Tuesday, May 6, 2014

Through the Obra Valley and further up to Devkyara Pass

This group is known for offbeat treks to locations that are yet to be explored as trekking routes. Our trek last year was to Devkyara Pass through the Obra valley in Uttarakhand. We started from Jakol near Sankri (below 6,000 ft) to Obra valley (8,000 ft) crossing Akoti to reach Bhawa (12,100 ft) near the Devkyara Pass before we started our descent. Over five days, we had traversed more than 48 kms through pine forests, snow, and not to forget...way too many landslides that left little trace of any trail. As the majority of the route was along the rivers, we had the added thrills of leaping over long stretches of massive boulders along the river banks, and crossing rivers over small wooden bridges, some of them nothing more than one or two tree trunks placed over the roaring chilled waters. 

This was an extremely scenic route...the river side, pine forests, snow covered mountains, Rhododendrons in full bloom on many of the mountain slopes made for perfect company....and introspection when one walked alone. We could stop over to fill water from the numerous waterfalls along the way, or from the river itself where it was gentler. The first two nights, we camped in tents pitched in meadows not too far from the river, which meant we had the sound of the water resonating in our ears all through the night too. (Have shared below some of my best memories in pictures).

On day 2, as three of us from our group of ten pursued with the remaining part of the trek and made way from Akoti to Bhawa, we encountered many places where the heavy snowfall earlier that year had led to trees keeling over and that had later led to landslides. I soon found myself gingerly and very quickly stepping over loose-soil as well as snow covered slopes overhanging the rivers flowing below. At times like this, you realize this ain't time to think too much...you just have to take a step through the loose soil and rocks or snow, judge quickly and move on real quick...to get onto the other side! 

I have a habit of getting into conversations with the local guides / porters who accompany us on the trek...always curious to understand their life, profession, views, etc. but I realize sometimes it does not always serve me well. I remember at one time on the climb up to Bhawa, there was just my guide, Ramesh ji and I and we needed to cross a mountain section covered with snow but in some places we could see the river through rugged cuts where the snow was thin and had worn out. Ramesh ji urged me to join him on the snow and as soon as I stepped onto it, he proceeded to tell me that just the previous year, two people had fallen through the snow and into the roaring river. I quite froze in my snowy track right there and asked him what happened to them. His chilling reply was "Woh toh dead ho gaye! Behte paani mein bahut door milein" ("They both died. And were found much further downstream"). After that, I chose to stay silent,and not just because I needed to catch my breath from the high altitude and steep ascent! (I had other such non self-serving conversations with our guide, Tikamsingh ji on this year's trek too. But more on that in another blogpost.)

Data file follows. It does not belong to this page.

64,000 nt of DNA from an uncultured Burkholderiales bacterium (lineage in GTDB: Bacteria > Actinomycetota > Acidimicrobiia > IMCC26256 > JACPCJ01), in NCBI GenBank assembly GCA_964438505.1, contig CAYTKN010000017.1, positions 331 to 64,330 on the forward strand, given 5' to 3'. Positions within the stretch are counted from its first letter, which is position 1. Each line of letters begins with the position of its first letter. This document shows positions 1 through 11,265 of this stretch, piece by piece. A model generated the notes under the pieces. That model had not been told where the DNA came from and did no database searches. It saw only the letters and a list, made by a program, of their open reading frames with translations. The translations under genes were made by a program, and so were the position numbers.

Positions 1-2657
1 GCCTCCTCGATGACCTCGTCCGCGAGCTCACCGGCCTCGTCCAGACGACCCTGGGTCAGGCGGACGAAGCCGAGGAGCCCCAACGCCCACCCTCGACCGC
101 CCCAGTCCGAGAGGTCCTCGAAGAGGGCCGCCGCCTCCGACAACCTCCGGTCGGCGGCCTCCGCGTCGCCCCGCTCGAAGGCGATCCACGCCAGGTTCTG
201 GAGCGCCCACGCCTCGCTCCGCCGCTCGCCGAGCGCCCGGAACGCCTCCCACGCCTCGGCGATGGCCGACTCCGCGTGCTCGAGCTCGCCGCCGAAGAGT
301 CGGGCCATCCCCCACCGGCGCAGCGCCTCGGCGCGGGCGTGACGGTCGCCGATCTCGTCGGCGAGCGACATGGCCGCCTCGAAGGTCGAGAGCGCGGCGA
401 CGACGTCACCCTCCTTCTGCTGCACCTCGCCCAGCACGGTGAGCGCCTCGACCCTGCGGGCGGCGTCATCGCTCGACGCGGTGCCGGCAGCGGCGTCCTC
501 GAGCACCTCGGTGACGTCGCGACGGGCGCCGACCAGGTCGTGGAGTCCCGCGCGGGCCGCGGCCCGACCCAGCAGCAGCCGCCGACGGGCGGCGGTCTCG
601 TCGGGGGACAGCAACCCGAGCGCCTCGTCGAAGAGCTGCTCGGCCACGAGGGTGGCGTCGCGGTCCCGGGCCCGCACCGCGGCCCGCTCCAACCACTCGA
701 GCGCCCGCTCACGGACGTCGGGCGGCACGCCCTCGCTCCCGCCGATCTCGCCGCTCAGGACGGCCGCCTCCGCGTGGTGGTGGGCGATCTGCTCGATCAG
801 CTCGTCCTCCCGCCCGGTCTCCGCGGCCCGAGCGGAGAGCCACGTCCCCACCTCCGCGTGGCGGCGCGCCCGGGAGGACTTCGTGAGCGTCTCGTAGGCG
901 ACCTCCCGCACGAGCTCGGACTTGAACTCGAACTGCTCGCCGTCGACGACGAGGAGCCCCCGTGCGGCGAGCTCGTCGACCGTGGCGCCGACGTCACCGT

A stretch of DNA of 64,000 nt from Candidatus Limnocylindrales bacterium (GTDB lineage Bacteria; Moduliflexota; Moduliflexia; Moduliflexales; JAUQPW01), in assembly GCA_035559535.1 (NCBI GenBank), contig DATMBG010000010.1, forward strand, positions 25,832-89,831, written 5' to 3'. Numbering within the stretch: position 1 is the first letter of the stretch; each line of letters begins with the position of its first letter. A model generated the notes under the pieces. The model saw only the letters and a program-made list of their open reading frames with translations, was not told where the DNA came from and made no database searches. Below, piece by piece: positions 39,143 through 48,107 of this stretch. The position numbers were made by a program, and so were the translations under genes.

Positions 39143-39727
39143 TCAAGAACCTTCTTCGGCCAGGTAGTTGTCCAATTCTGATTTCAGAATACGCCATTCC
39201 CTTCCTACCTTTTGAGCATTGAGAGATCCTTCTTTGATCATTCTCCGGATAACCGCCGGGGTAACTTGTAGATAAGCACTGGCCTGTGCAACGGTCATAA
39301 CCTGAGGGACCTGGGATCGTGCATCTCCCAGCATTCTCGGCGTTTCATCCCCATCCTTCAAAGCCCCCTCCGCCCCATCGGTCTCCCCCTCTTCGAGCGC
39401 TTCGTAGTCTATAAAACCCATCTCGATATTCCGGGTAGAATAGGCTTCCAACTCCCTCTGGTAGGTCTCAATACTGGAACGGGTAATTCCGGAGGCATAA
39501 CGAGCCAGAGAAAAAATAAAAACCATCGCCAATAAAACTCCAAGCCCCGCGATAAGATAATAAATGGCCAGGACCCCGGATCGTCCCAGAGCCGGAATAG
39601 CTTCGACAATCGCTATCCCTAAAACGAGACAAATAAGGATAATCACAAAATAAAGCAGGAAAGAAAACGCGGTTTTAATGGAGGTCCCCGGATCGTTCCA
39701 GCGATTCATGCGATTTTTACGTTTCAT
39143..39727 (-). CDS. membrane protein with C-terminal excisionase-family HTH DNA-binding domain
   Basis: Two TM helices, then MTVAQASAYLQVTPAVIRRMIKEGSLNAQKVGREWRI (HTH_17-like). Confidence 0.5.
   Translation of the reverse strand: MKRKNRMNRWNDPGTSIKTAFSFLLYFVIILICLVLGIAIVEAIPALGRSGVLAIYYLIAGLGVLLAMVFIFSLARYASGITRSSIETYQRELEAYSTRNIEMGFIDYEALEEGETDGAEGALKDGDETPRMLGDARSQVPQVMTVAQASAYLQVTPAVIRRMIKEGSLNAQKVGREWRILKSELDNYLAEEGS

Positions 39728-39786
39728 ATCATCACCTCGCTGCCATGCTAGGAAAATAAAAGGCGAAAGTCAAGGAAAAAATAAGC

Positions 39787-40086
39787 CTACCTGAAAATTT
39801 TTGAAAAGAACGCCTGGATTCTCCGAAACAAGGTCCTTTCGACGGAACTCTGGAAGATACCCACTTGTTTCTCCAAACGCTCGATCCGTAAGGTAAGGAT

Our campsite that night was in the midst of completely snow-clad mountains with a good view of the Kedarkantha peak too on the opposite side. We were just 5 of us (including Ramesh ji and our trek leader Kamlesh ji) who had proceeded until here and our two small tents there looked minuscule and remote. That and the fact that my conversations with the guide that day was about bears which, as I had found out inhabited these mountains, made for an interesting night as the winds blew all around us.

Being the only first-time trekker among the three and fearing we would need to retrace the same treacherous route back, I had decided that I would not make the 1-1.5 hour's trek further up the next morning toward Devkyara Pass. Little did I know then that things can change even for the better in the mountains, and on the descent back, the same route was much simpler with the snow having firmed up to our advantage and we could actually slide down the snow in certain sections. It was thus with regret of having left such a small section at the very last to complete, that I proceeded the descent back to Akoti where the rest of our group had camped. 

I was to encounter more challenging incidents on the subsequent trek - which also made me acutely realize that when you confront a problem, you are actually capable of surmounting it, much more than you have given yourself credit for up until that moment. As is true for so many areas of our life - To a large...very large...extent, it is about mind over body. 

The Obra valley - Devkyara Pass trek was a phenomenal experience overall, and by the time we were making our return journey, I knew well that I would be back here in these mountains. Soon.

Update: Received a few queries for a connect to the organizers of these treks. Please check them out at http://www.harkidun.com/ or https://www.facebook.com/harkidun.trek?fref=ufi

At Bhawa


Just before we left on Day 2 - the sunlight is about to bathe the Obra valley 

Tiny wild orchids on the rocks - on the way to Akoti

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